Are we living in the last days? Yes, indeed! This one sign proves it conclusively, for at no other time in history has this been possible! Only since the advent of the atomic bomb in 1945 or the hydrogen bomb in 1952 has man had the knowledge and ability to wipe himself out!

Richard T. Ritenbaugh
Are These the Last Days? (Part 1)


 

Matthew 24:32-33  (Go to this verse :: Verse pop-up)

A parable is a story drawn from human experience that has a higher spiritual meaning. This is its principal purpose, just as a psalm is primarily intended to praise God. This does not exclude its use for other ends. God creates most things with multiple functions, and the various parts of His Word are not exceptions.

The Parable of the Fig Tree is a good example. It both teaches a universal principle and prophesies of the coming Kingdom of God. As further proof of this parable's prophetic nature, Jesus gives it in the midst of the Olivet Prophecy! He has just listed several signs of His second coming, and He presents this parable to key us in on their time element. Notice He says, "when they are already budding," meaning that the events that signal His return will be happening—in motion—before we realize how close we are to the end!

Richard T. Ritenbaugh
Parables and Prophecy


 

Matthew 24:36  (Go to this verse :: Verse pop-up)

Just a few verses later, He tells His disciples, "Therefore you also be ready, for the Son of Man is coming at an hour when you do not expect" (verse 44, emphasis ours throughout). This is a massive hint that our understanding of biblical prophecy—as much as it has expanded over the last few decades—will still not be enough to remove the element of surprise from Christ's return!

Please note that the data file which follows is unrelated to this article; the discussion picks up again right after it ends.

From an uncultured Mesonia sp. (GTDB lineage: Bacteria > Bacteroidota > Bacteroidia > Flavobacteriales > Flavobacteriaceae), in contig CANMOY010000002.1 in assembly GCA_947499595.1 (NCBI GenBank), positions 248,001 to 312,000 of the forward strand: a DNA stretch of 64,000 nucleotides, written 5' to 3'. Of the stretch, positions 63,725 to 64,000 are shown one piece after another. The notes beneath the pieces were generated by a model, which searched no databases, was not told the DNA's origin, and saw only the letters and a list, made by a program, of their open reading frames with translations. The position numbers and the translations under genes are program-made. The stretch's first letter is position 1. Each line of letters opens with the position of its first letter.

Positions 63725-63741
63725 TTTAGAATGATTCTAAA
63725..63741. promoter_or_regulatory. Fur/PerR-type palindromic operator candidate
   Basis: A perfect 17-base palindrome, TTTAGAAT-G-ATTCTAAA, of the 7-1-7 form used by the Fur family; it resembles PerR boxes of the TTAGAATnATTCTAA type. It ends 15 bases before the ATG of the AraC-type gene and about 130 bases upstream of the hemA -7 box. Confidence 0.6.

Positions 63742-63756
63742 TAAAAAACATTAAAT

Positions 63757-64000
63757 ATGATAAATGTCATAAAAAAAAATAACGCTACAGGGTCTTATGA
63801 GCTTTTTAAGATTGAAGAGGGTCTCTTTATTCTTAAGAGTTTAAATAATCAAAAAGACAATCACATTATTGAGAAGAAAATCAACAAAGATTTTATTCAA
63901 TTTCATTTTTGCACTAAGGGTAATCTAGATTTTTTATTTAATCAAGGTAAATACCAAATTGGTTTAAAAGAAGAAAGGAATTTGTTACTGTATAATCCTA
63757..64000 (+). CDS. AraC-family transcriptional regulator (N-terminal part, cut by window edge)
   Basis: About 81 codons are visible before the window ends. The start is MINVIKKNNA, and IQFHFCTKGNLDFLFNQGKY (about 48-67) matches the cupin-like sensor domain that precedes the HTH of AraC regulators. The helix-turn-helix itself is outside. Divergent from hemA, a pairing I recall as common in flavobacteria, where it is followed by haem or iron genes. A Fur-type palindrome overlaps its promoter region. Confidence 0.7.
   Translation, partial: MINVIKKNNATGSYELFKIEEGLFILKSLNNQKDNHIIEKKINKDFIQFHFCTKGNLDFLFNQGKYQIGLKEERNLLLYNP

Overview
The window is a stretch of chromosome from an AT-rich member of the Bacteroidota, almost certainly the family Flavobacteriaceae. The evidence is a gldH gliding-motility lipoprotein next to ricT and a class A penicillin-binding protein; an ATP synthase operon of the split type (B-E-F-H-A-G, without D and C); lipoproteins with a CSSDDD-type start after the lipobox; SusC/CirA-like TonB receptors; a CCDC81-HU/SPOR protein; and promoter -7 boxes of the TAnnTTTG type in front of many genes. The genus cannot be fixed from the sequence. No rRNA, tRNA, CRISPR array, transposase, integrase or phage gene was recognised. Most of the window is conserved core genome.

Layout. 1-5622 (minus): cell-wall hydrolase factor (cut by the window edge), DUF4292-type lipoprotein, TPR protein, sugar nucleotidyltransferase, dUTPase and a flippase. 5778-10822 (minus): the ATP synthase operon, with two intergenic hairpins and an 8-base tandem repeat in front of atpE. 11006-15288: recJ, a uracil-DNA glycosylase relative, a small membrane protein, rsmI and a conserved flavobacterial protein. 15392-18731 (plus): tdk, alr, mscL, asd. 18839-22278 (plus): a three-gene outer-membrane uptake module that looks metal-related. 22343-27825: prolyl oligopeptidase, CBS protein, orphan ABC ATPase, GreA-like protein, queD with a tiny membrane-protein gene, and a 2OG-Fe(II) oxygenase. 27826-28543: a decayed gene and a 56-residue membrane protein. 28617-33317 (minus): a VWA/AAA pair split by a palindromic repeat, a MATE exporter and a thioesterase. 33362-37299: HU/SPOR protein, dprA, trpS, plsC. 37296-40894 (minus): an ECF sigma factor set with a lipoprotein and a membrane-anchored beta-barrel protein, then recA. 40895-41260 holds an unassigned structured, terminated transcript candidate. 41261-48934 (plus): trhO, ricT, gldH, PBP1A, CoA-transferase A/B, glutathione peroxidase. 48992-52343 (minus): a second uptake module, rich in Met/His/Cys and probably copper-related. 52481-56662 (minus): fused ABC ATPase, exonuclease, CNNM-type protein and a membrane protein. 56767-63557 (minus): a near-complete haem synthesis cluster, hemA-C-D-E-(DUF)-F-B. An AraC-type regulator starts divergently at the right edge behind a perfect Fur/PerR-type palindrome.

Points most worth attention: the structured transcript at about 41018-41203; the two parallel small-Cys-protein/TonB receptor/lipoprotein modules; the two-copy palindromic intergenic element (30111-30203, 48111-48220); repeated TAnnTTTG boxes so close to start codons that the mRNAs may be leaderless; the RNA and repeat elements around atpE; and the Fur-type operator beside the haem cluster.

Paul also warns us in I Corinthians 13:9, 12, "For we know in part and we prophesy in part. . . . For now we see in a mirror, dimly." This principle suggests that we will not know for certain how things will work out as the end approaches. We understand in part, meaning we have a vague-to-rough idea of the course of events because of our insight into God's plan, but we cannot honestly be dogmatic about any speculative scenarios we devise. Every interpretation of end-time biblical prophecy should be accompanied with a proviso such as, "This is how things seem to be headed from what we understand right now."

Richard T. Ritenbaugh
Prophecy's Place


 

Matthew 25:1-13  (Go to this verse :: Verse pop-up)

Because of its abundance of well-known symbols, the Parable of the Ten Virgins is perhaps the easiest to understand in a prophetic light. The Bridegroom, of course, is Christ. Virgins are often symbols of churches or individual Christians, most likely the latter in this case. Lamps are vessels that contain oil, a common symbol of God's Spirit, thus they represent our minds, which, when filled with the Holy Spirit, provide illumination for the path to the Kingdom of God (I Corinthians 2:10-16). The wedding refers to the marriage of the Lamb to the church (Revelation 19:7).

Jesus flatly states that this parable deals with conditions just before His second coming (verse 13). It does not take much interpretation, then, to understand what will happen - maybe has happened in part. All of God's people will go to sleep spiritually, but only half of them have enough spiritual strength to prepare for Christ's return. When He does return, our Savior shuts the door on the other half, proclaiming that He has no relationship with them (compare Revelation 3:7, 20). The warning to us is to draw close to God now because we do not know when Christ will come back.

Richard T. Ritenbaugh
Parables and Prophecy


 

Luke 17:20-37  (Go to this verse :: Verse pop-up)

The original question posed by the Pharisees was, "When is the Kingdom of God coming?" (verse 20). The long section from the end of verse 20 to verse 37 is Jesus' answer, first to the Pharisees (verses 20-21) and then to His disciples (verses 22-37). His reply to the Pharisees is rather curt: "You won't be able to discern the coming of the Kingdom because you haven't recognized that I am its chief representative, though I have been among you."